protectors (that also cost less money) are not destroyed by
surges.

Many plug-in protectors are so grossly undersized as to be
damaged by a surge not sufficient to even damage the adjacent
appliance! As noted previously, all appliances contain
effective protection. Protection sufficient that a surge, too
small to damage the appliance, still damages the grossly
undersized surge protector.

How to increase sales. First avoid anyone who studies
component datasheets - who first learns the engineering.
Second, make sure the surge protector is so grossly undersized
as to even be damaged by a trivial surge. Then the ill
informed human recommends that surge protector to friends and
buys more.

Nonsense. The effective surge protector provides protection
without any indication. Damage due to a surge - either to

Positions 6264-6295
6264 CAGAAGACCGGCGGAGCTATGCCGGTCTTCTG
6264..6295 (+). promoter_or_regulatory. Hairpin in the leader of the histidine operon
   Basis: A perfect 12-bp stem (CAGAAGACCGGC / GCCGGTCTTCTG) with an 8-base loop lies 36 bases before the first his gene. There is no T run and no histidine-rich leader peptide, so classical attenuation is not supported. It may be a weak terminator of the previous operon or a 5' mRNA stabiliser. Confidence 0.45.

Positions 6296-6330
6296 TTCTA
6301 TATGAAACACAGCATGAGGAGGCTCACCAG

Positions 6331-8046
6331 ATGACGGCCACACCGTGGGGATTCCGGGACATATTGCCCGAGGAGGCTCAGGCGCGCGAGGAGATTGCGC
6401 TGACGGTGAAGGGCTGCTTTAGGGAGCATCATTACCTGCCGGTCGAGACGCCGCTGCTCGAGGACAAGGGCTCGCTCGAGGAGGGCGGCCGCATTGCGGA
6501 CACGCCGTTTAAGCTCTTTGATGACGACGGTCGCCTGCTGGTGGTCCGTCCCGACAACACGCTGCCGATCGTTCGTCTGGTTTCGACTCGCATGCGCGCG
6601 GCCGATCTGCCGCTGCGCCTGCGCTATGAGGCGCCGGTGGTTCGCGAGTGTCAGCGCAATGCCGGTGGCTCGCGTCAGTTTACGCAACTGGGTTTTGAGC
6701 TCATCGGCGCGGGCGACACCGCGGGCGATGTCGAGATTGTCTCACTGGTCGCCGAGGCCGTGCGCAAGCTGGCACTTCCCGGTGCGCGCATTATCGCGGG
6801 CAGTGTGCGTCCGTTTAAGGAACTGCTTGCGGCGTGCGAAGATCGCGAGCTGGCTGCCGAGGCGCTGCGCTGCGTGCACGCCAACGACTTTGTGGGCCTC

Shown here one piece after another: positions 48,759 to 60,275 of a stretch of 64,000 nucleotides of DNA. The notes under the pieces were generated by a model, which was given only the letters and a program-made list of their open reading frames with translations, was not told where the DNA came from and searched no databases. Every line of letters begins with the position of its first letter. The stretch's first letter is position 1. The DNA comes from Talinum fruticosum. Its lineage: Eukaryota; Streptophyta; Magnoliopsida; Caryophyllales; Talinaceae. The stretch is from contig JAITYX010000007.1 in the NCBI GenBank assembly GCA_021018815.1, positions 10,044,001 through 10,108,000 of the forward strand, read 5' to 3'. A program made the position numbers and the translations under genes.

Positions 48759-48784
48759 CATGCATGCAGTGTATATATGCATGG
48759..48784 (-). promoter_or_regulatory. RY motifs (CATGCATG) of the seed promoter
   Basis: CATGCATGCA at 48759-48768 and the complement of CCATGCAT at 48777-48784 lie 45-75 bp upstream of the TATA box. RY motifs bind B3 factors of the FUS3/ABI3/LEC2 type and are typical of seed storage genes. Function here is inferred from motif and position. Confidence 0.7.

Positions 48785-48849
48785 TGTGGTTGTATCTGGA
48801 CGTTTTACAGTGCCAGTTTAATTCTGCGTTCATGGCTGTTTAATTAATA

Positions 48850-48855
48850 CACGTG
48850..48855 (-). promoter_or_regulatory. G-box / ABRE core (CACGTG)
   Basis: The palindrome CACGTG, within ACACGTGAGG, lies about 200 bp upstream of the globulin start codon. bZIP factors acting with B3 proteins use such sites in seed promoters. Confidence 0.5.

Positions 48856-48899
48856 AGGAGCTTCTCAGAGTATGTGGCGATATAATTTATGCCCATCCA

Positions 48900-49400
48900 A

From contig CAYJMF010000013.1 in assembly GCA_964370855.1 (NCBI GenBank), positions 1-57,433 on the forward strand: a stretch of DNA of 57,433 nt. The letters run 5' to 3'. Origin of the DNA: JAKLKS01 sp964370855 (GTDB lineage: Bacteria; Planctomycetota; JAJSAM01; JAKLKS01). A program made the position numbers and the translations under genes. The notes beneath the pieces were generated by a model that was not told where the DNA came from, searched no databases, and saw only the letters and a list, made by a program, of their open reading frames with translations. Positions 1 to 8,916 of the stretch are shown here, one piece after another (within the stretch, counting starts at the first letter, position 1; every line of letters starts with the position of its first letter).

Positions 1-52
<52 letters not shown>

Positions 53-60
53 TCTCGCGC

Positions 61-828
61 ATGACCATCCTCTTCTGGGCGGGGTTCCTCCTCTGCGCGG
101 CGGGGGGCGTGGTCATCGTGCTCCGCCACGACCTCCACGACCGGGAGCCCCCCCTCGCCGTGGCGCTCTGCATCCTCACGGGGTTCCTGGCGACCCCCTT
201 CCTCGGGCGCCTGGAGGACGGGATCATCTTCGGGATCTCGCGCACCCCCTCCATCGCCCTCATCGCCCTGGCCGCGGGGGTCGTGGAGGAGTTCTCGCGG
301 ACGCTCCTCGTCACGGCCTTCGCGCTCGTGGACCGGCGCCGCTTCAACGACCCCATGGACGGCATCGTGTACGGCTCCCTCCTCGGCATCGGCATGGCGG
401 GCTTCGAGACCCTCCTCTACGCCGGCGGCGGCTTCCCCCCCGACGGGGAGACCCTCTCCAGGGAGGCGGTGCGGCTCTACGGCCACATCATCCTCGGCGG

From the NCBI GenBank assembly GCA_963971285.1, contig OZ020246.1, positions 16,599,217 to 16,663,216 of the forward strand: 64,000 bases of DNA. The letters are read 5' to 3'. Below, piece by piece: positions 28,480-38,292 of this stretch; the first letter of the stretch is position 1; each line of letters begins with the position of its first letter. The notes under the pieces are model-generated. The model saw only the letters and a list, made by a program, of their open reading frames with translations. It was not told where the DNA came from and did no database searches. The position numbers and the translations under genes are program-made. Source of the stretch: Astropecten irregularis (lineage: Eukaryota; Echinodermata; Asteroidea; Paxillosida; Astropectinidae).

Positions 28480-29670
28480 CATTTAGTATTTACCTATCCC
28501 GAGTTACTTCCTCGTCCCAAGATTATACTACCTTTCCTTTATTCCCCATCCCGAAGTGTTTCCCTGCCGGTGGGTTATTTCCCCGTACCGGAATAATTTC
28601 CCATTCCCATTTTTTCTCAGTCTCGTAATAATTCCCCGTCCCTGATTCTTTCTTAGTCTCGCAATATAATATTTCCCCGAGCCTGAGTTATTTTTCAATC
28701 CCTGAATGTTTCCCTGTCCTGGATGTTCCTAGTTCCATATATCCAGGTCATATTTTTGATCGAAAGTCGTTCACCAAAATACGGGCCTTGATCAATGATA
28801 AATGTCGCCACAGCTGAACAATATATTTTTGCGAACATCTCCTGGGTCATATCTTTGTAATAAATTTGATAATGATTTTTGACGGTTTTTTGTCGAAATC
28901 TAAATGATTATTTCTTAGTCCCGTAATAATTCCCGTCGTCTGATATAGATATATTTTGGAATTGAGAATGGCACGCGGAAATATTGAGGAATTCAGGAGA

appliance or surge protector - means the human has failed to
learn basic knowledge.

MOV datasheets are quite blunt. They show how many surges
the MOV will survive until 'degraded'. 'Degraded' - not
'damaged'. Effective surge protectors eventually 'degrade'.
Any surge protector that is 'damaged' was grossly undersized -
as well proven by those datasheets - and due to a human who
did not learn fundamentals.

One can spend $10 or $50 per protected appliance, not have
effective protection, and also suffer surge protector
'damage'. Or one can install 'whole house' protectors that
are properly sized, remain functional after many surges, and
cost about $1 per protected appliance.

Even dollar numbers demonstrate myth of plug-in protectors
such as that Isobar - that also forgets to claim protection
from the destructive type of surge. Why? No earth ground
means no effective protection. So instead, that Isobar avoids
all mention of earthing to maintain sales.

Instead, they would even have some believe those MOVs are
the protection. Nonsense. Protection is earth ground. Those
MOVs need only be properly sized to 'shunt' to earth -
temporarily act like a wire - and remain intact - per MOV
manufacturer datasheets. Effective surge protectors are not